I was hesitant about creating “another mom blog” but felt it was important to continue to tell stories, share advice, lessons and provide some information or support for all moms out there but especially single moms living in the ever exciting and always evolving New York City. And I hope this blog will also help me to stay inspired and be the best mom I can be.
(Q&A with single mom of a beautiful daughter with Autism, Lilly Jinkins)
I wake up shivering. My forehead is piping hot and I’m aching throughout every inch of my body. I can barely speak but I hear myself saying “honey, can you please tend to Luke this morning, I think I have the flu”. Oh wait, I’m alone. Luke has been crying for almost 10 minutes now. I drag myself out of bed and go to him. I look at the clock. It’s too early to call anyone for help. And the day begins.
I knew being a single mom wouldn’t be easy. And I wanted this more than anything in the world so really I just need deal with it and stop complaining. And I try not to but it’s tough not to vent at times as this is harder than I ever imagined it would be.
Most of my married friends with kids are actually really good about giving me some praise and letting me know they can’t imagine how I do it alone. My sisters are certainly supportive and tell me all the time that I’m doing a great job. This really helps, getting encouragement from friends and family, but many times, you just feel like no one truly understands what you’re going through. And how could they unless they are a single mom. Even then, single moms have different support systems, tolerance levels, and financial circumstances.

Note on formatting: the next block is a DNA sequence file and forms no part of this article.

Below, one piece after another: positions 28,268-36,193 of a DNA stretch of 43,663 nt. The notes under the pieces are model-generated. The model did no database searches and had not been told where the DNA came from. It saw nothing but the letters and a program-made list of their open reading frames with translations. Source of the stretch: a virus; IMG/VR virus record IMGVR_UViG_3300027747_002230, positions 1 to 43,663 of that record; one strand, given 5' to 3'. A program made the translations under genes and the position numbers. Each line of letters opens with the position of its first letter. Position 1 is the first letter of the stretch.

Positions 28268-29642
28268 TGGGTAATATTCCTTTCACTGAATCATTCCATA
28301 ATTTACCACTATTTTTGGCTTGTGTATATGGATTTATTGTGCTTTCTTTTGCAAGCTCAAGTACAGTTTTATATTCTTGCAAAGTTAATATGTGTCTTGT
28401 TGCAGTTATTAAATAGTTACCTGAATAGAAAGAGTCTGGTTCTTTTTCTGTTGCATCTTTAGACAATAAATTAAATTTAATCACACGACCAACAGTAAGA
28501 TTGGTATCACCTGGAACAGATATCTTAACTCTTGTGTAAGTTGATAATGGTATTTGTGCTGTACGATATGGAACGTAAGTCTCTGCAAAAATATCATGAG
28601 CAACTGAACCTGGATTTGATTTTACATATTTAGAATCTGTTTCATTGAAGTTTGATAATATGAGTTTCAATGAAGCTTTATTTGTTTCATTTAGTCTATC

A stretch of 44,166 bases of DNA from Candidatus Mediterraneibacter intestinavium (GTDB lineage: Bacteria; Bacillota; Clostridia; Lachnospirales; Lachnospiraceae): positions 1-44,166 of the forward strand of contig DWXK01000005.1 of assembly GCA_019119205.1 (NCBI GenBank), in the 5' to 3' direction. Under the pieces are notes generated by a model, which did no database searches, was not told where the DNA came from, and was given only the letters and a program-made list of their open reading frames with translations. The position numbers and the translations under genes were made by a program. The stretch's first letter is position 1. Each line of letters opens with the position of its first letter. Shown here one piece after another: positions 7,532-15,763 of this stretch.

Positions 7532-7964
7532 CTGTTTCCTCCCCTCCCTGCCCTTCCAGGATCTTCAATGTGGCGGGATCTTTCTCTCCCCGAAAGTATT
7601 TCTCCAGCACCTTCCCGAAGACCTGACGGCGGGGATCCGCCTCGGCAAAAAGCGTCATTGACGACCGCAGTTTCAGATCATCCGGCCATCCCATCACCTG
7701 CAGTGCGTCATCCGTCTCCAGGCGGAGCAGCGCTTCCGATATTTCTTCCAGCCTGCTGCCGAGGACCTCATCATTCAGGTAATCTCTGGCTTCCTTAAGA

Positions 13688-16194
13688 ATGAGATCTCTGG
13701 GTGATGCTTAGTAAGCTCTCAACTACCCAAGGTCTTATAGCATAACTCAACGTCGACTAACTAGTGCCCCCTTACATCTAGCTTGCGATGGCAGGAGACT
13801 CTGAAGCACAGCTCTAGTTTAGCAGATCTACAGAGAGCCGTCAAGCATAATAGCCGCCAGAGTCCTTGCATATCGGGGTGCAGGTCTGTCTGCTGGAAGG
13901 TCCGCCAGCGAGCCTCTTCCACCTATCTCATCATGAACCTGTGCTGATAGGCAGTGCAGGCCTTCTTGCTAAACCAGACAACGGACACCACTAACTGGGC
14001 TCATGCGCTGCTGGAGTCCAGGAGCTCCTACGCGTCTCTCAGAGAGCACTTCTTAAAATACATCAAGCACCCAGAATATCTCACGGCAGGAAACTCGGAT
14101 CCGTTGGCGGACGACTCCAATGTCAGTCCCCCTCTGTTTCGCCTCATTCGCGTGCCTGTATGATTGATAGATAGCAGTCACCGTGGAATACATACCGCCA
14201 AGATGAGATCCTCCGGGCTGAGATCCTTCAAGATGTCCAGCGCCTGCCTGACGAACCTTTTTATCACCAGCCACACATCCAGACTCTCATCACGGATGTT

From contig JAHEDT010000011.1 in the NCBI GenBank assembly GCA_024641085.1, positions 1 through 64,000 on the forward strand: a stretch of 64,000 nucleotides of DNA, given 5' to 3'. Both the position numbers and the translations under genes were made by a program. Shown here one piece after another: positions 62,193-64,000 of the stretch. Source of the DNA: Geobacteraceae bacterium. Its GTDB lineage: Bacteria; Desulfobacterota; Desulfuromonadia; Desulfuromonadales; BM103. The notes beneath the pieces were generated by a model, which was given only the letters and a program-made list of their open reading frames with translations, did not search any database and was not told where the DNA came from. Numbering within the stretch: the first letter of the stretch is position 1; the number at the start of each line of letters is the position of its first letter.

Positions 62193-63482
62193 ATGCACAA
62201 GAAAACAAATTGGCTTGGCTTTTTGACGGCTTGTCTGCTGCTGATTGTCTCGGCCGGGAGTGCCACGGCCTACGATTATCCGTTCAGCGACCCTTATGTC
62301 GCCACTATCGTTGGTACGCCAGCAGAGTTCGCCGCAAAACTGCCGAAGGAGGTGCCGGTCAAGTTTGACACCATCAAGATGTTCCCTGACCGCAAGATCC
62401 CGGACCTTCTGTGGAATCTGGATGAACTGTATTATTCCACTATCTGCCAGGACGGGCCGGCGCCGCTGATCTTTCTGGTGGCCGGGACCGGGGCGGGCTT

Of course there are many challenges to being a single mom – lack of help, financial burdens, sole decision making, etc and just not having that other person to ask a simple question is frustrating. Of course there are support groups and friends you can ask. But when your child wakes up at 3:00 a.m., screaming and nothing is calming him down, it would be great to have another person to assess the situation. Or help keep you in check when you’re about to lose it. Or yes, give you a little break when you’re not feeling well.
Well, I was having one of my “poor me” days when I came across an article about a single mom raising a child with Autism. And it stopped me dead in my tracks. Just like my married friends can’t imagine raising a child on my own, I can’t imagine being a single mom raising an autistic child.
So I contacted Lilly Jinkins to ask her about what her motherhood experience is like. I was thrilled she decided to answer some questions. Shedding light on Autism is certainly important but interviewing Lilly helped me get a very clear perspective. I was amazed at how positive and uplifting Lilly is when it comes to raising her Autistic daughter Laila Rose, who is 4. Lilly also has a son Jay, 15 who doesn’t have Autism. Major kudos for being a single mom raising not just one child, but two.
If you struggle with being a single mom or just being a parent, it’s important to share stories on how we manage, how we stay focused and positive. It’s important to support each other and reach out to each other as much as we can. No matter what your parental situation is, we are all in it together, the joys, the challenges and the lessons.
Here’s what Lilly had to say.
Q. How did you become a single mom?